Drug shortages are harming patients because GPs are being forced to dole out second-choice medicines

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Drug shortages blamed on Brexit are ‘harming thousands of patients’ because GPs are being forced to dole out second-choice medicines

  • A survey of almost 600 GPs found most regularly have to change prescriptions  
  • One in seven doctors said their patients have suffered negative side effects
  • Brexit is believed to be leading patients to try and stockpile drugs 

Sam Blanchard Health Reporter For Mailonline

Patients are being harmed because drug shortages are forcing doctors to change their prescriptions, a survey has revealed.

One in seven GPs say their patients have experienced negative side effects after they had to switch to second-choice drugs.

Shortages of medicines have this year been described as ‘worse than ever’ and there are concerns Brexit is contributing by causing patients and companies to stockpile.

More than a third of doctors say they ‘fairly often’ have to switch to less desirable drugs because of availability, while 16 per cent say they have to do it ‘very often’.

A survey of nearly 600 GPs has revealed a vast majority have found their first-choice medications are becoming unavailable increasingly often (stock image)

A survey of nearly 600 GPs has revealed a vast majority have found their first-choice medications are becoming unavailable increasingly often (stock image)

A survey of nearly 600 GPs has revealed a vast majority have found their first-choice medications are becoming unavailable increasingly often (stock image)

In a survey of 586 GPs by the news website GP Online, nine out of 10 of them said they noticed their go-to medicines were becoming unavailable more often.

Figures last month revealed the Government was in December paying over the odds for 80 drugs because they were hard to get hold of – this has dropped to 61 so far for February.

‘Shortages do affect patient management tremendously as second line medications are not always ideal and in rare cases not as effective,’ said one anonymous GP in the survey.

Another said anti-inflammatory painkillers, such as ibuprofen, high-strenght aspirin and naproxen, pose a particular problem.

They wrote: ‘It is a particular nuisance for the anti-inflammatories. Patients are having to take stronger or unequal doses which is causing harm.’

And one said it was ‘terrifying’ to think about what might happen ‘if Brexit goes ahead’.

There have been concerns patients will try to stash medicines out of fear they won’t be able to get prescriptions filled if Britain leaves the EU next month.

HOSPITALS MAY HAVE TO PAY HIGHER FREIGHT COSTS AFTER BREXIT 

NHS hospitals could be landed with the bill for transporting vital cancer treatments into the UK from Europe after Brexit, the Royal College of Radiologists has suggested.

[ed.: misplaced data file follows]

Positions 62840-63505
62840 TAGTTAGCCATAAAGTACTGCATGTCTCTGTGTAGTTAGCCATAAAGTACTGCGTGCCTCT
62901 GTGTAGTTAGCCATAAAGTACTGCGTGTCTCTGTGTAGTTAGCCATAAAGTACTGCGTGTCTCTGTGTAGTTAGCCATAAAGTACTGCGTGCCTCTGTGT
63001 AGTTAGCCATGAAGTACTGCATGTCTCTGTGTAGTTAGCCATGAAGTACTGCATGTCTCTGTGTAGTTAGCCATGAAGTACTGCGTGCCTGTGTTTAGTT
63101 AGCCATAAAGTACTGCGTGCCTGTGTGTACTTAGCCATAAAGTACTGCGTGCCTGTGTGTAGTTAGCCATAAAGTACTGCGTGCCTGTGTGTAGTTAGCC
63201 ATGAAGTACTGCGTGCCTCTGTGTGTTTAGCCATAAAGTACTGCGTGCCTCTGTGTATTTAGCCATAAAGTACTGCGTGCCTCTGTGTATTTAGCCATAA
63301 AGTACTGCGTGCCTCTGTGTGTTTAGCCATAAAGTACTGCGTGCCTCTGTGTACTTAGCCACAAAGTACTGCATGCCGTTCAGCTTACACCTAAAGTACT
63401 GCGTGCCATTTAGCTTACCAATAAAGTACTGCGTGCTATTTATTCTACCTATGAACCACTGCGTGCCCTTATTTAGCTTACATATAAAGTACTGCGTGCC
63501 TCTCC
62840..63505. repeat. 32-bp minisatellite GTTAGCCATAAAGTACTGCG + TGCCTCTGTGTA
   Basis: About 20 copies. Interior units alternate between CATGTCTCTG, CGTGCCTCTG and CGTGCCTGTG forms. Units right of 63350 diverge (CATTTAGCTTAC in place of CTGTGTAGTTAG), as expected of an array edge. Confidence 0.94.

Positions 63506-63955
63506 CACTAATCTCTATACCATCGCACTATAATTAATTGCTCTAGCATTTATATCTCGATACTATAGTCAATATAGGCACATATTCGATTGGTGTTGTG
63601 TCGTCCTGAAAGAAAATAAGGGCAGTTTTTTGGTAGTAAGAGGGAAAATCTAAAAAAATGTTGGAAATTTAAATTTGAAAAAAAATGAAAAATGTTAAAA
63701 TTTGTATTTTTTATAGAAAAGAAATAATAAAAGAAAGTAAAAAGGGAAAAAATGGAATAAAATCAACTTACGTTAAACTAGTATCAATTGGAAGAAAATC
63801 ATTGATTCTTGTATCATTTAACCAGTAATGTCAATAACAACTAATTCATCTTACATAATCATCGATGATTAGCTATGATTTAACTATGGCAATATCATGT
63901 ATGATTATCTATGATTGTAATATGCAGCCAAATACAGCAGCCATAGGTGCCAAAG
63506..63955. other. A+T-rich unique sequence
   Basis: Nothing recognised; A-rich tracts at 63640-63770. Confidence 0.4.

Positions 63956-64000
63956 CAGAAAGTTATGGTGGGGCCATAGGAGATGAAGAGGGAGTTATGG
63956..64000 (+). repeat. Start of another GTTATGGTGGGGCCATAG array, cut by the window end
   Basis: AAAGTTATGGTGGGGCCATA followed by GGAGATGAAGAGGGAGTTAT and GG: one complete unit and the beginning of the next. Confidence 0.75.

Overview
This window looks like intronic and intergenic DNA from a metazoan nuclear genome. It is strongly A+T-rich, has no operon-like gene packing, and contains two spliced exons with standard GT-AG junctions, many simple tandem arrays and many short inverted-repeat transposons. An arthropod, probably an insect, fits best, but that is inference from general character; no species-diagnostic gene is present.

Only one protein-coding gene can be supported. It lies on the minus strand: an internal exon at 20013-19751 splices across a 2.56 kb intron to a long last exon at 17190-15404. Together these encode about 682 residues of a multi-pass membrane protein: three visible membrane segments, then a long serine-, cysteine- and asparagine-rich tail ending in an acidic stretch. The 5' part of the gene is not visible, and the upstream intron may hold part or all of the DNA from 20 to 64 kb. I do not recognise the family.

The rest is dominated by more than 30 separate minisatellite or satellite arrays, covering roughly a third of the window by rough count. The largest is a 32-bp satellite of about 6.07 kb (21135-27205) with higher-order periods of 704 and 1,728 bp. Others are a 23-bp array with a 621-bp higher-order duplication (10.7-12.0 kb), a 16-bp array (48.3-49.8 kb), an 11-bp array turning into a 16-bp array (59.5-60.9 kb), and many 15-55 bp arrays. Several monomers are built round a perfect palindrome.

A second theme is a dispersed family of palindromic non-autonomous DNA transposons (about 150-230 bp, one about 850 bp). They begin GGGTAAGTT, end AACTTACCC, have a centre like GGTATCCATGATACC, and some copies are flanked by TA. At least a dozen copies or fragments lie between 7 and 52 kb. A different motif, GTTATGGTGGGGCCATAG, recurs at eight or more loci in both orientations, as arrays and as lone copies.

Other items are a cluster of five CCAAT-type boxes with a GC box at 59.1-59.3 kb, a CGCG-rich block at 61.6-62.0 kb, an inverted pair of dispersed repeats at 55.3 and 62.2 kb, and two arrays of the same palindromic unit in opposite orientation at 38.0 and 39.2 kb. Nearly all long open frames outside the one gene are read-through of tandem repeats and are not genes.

The organisation fears a possible increase in the cost of air travel, triggered by the breakdown of international customs arrangements, could be passed onto hospitals.

In particular, it is concerned about radioactive isotopes which are vital for diagnostics and treating cancers with radiotherapy, the Health Service Journal reports.

The products decay too quickly to be stockpiled, the experts warned, and must be delivered to hospitals early in the morning.

If this couldn’t be carried on as normal, the hospitals would have to restrict how much they can use or pay over the odds to access the materials, they speculated. 

The college said: ‘NHS England had not conducted specific prioritisation and product substitution planning to help providers who may be unable to access particular radioisotopes.’ 

International supply lines may also be disrupted if there are no agreements put in place before Brexit – even the Dutch government has admitted it is trying to secure access to ‘vital’ medicines out of fear European supplies will dry up.

And the country’s health minister, Bruno Bruins, said he wouldn’t reveal which medicines they were concerned about in case other countries tried to take them.

There has been disagreement over whether Brexit is the real cause, and the Government denies the link.

In January, chair of the English Pharmacy Board at the Royal Pharmaceutical Society, Sandra Gidley, said: ‘This has been a problem for some time.

‘There was a group set up by the Department of Health in 2010 to look at these shortages. But it is fair to say that recently the shortages have been worse than ever.’

Gareth Jones, from the National Pharmacy Association, told the BBC at the time: ‘Uncertainty over Brexit appears to be a significant factor.’

And Martin Sawer, executive director of the Healthcare Distribution Association, said people might be stockpiling medicines.

‘Some businesses could be speculating on Brexit,’ he added. ‘That’s the nature of the market.’

The Government has this month passed rules on ‘serious shortage protocols’, which will allow pharmacists to give a patient drugs different to what is on their prescription if supplies run out. 

A Department of Health and Social Care spokesperson told GP Online: ‘There is no hard evidence to date to suggest current medicine supply issues are increasing as a result of EU exit.

‘Our number one priority is to ensure the continued supply of medicines and we are working closely with industry and partners in the health system to help prevent disruption, including increasing UK buffer stocks.

‘We are confident that, if everyone does what they need to do, the supply of medicines should be uninterrupted in the event of a no deal.

‘We have well-established processes to manage and mitigate the small number of supply problems that may arise at any one time due to manufacturing or distribution issues and this has always been the case – every day over 2m prescription items are successfully dispensed in England.’

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